During mom’s final months of life, a friend lent me a book titled, “One Minute After You Die” (Lutzer).  It was one of many books I read on death, grief, and loss.  What I enjoyed most about this particular book was the scriptural references to hades and sheol in the Old Testament and the references to heaven and eternity in the New (Testament).  My own faith was challenged as I initially was not sure that I completely agreed with the author’s perspective.  Frankly, it seemed a bit harsh and ‘old-schoolish’.  (I find it best to always cross-reference view points with those of other theologians.)  However, over the course of reading the book and praying over the scripture, the Bible (being the amazingly cool book that it is) came alive and was speaking directly to my questions. By the end of the book, most of my questions had been answered directly through the references to passages in the Bible and the counsel of the Holy Spirit. 

Below are a few common beliefs, ideas, or questions people have about heaven along with a statement on what the Bible says. 

  1. ‘Your loved one is now watching over you from heaven.’ Along the same line, but a little different: ‘You now have a special (guardian) angel in heaven.’  
I really want to believe the first one.  Who wouldn’t want to believe their departed loved one can still see, look out, and essentially take part in their lives from above?  The New Testament does not completely contradict the idea that our departed loved ones in heaven can see us.  However, it does not support it either.  Most importantly, the Bible states that the deceased cannot communicate with us and it forbids us from trying to communicate with them.  The Bible simply says that those in heaven are home with the Lord and that their knowledge has increased (2 Corinthians 5:6-8 and 1 Corinthians 13:12).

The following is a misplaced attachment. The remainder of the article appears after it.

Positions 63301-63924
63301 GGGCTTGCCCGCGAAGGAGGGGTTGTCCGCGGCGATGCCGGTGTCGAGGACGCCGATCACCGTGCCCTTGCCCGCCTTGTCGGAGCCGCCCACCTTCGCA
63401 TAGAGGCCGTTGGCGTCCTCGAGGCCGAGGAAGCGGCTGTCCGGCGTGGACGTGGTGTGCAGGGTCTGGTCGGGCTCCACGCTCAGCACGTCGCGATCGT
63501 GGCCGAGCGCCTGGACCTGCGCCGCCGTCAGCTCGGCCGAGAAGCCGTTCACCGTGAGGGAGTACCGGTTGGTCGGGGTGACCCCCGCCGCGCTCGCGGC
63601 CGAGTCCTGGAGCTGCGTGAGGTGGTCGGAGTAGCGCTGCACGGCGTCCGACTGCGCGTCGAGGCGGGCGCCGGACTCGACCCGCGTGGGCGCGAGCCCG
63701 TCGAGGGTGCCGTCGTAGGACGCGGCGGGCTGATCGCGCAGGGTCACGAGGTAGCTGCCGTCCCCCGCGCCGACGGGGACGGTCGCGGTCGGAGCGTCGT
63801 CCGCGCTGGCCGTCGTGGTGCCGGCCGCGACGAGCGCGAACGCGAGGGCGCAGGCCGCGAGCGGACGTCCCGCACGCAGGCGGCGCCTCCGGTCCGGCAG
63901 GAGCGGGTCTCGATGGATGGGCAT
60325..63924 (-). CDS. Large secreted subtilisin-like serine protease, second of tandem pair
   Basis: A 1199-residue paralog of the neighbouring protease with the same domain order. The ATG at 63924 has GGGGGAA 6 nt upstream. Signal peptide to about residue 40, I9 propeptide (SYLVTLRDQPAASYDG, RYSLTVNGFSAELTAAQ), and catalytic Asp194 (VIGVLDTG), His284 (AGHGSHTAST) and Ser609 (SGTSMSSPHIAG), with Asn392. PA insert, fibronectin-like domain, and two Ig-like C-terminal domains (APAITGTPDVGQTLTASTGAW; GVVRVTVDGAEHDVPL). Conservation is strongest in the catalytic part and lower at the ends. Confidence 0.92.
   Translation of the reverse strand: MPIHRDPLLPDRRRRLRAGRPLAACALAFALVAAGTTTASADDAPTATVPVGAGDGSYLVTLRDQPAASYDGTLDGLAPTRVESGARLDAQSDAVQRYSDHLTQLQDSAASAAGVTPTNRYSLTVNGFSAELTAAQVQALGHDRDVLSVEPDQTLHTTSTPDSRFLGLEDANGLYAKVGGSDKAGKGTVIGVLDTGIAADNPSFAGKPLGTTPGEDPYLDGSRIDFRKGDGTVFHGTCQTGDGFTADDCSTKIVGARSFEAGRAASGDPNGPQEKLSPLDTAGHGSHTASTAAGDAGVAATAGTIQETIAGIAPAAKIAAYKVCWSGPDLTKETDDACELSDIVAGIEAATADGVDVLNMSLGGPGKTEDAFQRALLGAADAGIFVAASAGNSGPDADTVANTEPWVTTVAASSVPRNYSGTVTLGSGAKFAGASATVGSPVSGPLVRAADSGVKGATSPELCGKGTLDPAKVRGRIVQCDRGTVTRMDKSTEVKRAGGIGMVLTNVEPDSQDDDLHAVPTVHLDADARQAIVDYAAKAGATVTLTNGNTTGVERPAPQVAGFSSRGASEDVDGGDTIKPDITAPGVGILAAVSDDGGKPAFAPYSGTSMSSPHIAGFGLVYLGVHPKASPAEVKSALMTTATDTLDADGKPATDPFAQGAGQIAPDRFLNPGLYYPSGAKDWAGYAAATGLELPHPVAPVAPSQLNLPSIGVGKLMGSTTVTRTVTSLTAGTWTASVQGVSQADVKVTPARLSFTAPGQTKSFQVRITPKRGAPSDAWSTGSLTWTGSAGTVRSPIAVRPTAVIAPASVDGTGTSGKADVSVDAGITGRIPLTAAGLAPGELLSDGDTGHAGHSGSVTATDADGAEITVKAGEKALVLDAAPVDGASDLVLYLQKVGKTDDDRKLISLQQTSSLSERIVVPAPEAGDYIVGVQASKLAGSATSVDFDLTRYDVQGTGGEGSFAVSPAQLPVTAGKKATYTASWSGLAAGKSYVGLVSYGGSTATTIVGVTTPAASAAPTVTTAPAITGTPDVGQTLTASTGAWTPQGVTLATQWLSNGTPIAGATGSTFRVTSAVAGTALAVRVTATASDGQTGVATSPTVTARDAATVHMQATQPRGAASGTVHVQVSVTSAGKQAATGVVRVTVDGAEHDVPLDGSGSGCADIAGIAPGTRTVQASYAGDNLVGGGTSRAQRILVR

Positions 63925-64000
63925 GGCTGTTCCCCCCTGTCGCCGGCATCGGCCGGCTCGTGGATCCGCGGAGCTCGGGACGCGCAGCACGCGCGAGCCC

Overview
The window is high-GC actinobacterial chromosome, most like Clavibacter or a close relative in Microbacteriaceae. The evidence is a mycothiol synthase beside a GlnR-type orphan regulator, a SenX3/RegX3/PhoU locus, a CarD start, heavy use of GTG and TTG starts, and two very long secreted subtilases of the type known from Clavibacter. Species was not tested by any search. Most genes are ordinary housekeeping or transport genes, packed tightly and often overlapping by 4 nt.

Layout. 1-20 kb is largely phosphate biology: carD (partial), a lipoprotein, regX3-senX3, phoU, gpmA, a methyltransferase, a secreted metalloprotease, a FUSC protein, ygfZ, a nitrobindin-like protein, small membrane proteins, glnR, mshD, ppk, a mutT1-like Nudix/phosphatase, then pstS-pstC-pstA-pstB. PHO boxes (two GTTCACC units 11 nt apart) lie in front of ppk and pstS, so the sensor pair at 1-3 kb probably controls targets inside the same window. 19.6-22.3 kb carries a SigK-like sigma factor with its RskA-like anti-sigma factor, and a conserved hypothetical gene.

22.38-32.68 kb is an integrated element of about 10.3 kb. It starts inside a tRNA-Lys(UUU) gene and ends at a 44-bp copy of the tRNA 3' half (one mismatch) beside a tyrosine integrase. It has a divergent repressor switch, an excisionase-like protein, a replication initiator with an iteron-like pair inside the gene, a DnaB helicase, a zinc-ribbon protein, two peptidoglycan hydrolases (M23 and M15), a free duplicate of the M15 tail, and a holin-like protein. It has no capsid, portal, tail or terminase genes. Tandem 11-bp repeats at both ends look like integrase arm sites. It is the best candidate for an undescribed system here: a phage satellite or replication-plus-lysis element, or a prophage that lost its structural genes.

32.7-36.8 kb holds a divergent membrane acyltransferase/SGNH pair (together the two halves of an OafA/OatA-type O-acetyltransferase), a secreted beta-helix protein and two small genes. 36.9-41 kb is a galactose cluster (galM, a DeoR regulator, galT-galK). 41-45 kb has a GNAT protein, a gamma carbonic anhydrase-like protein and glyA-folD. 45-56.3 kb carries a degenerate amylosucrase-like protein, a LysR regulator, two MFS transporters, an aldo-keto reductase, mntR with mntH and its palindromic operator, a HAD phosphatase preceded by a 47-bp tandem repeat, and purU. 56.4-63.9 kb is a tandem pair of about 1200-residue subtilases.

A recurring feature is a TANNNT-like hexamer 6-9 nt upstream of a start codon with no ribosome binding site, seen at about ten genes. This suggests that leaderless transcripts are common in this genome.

Furthermore, the Bible does not say that our deceased loved ones become angels, as angles and humans are separate beings according to scripture.  (Hebrews 1:7, 14; Hebrews 2:6-7; 1 Corinthians 15:39-41; Luke 20:34-36; Matthew 25:41)

  1. Is there an in between place or holding room before going to heaven? 
Being raised Catholic (although I am no longer a card-carrying member or subscriber to their doctrine), I remember being taught to believe that unless we committed a mortal sin (as opposed to venial sins), we would most likely end up in purgatory until we are either prayed into heaven or accumulate enough good deeds to earn our way there.  SO, as an adult when I gave my life over to Christ and started studying the Bible, I was surprised to learn that the doctrine of purgatory is not found in the Bible.  In fact, the Bible is very clear that when believers die, we go straight to be with God.  There is no middle place, holding room, or torture chamber where you will have to make amends for your sins.  Christ made amends for them when He was nailed to the cross. Finally, as Christ was dying on the cross, one of two criminals who were also sentenced to death that day turned to Jesus and asked Jesus to remember him when He came into His kingdom.  This criminal had no time on earth to make amends for his crimes.  No time to turn his life around and become an upstanding citizen.  Nothing, except a plea for Jesus to remember him.  The criminal 'came to Christ' that day.  Jesus responded by saying, "I tell you the truth. Today you will be with me in paradise!"